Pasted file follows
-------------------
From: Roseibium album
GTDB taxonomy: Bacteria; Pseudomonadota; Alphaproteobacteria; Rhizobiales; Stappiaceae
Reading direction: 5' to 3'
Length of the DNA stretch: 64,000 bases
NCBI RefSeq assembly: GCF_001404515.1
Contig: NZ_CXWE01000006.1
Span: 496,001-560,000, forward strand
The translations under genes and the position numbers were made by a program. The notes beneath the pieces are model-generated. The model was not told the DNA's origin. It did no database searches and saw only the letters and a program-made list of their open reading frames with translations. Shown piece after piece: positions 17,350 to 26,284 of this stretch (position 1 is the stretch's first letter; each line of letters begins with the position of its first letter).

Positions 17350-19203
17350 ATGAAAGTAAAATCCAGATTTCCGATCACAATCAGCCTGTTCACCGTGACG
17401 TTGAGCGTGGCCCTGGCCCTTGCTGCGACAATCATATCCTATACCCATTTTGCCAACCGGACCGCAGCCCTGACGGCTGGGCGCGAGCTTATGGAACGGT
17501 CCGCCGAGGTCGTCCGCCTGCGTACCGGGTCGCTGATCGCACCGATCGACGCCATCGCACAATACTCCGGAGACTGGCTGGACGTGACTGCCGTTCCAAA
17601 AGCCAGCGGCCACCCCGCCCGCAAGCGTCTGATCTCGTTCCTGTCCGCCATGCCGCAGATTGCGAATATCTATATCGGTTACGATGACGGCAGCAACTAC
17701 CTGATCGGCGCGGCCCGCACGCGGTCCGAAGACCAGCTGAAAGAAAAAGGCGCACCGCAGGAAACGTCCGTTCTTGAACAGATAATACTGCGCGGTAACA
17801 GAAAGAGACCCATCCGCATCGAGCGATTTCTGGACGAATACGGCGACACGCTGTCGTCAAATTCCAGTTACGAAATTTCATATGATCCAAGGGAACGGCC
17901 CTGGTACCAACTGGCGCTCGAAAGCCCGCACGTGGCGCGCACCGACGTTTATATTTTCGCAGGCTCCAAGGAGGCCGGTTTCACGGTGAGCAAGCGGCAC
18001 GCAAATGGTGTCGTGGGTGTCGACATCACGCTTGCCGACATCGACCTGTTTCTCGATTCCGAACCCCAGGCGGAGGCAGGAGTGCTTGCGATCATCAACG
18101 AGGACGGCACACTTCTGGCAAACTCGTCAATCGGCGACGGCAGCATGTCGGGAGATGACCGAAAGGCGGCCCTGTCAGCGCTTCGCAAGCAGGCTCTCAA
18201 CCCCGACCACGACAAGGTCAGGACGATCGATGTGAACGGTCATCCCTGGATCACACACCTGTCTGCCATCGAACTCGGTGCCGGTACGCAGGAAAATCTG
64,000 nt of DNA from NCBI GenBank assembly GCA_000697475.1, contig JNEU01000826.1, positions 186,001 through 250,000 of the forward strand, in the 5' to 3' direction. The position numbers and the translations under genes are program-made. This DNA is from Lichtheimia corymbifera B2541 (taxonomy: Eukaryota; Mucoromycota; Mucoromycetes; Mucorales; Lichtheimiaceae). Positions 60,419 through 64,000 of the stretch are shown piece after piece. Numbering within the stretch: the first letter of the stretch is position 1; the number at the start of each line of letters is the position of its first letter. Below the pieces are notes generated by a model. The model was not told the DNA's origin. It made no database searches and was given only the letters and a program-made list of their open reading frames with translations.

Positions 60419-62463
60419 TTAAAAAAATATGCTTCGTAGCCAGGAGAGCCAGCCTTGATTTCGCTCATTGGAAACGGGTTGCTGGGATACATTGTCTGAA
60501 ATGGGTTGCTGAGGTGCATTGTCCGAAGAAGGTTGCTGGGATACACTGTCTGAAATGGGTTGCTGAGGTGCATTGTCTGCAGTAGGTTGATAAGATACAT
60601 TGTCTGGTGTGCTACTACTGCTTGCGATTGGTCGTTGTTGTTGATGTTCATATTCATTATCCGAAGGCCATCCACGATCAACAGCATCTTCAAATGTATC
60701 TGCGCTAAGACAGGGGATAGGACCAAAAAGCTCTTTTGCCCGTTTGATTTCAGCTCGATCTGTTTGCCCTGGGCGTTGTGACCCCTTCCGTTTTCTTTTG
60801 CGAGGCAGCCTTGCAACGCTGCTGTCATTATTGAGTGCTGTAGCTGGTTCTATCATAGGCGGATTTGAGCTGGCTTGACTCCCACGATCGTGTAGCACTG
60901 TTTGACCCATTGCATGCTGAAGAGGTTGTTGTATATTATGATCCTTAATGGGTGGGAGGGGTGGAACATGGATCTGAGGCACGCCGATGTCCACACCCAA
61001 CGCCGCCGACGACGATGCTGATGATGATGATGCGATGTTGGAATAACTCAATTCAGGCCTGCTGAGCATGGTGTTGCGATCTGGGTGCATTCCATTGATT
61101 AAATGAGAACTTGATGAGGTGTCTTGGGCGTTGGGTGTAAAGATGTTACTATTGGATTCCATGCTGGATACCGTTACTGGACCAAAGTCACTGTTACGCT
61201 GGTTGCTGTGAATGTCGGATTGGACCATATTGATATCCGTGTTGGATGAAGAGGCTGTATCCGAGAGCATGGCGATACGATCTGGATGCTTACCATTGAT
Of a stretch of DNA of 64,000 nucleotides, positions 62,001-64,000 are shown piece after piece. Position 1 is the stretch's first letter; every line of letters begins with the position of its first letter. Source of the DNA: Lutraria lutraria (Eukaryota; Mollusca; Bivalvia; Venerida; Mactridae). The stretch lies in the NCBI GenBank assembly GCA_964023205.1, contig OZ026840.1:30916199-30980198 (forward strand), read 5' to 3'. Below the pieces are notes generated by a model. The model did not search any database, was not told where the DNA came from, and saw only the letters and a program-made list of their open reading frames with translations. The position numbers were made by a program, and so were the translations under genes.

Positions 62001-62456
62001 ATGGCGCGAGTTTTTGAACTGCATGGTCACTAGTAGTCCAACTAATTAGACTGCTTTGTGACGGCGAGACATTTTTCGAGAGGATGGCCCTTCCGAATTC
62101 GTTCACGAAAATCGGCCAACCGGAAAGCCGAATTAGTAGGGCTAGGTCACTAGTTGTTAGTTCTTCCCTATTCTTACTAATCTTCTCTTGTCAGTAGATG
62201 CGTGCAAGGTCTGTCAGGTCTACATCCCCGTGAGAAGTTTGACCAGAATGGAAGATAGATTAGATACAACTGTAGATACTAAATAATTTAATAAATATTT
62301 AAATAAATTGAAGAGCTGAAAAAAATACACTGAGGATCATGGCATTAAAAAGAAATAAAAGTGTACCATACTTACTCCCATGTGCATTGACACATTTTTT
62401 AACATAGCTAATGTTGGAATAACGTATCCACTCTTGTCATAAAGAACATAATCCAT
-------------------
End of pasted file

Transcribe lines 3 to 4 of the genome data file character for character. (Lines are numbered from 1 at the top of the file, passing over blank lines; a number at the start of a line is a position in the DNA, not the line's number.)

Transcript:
Reading direction: 5' to 3'
Length of the DNA stretch: 64,000 bases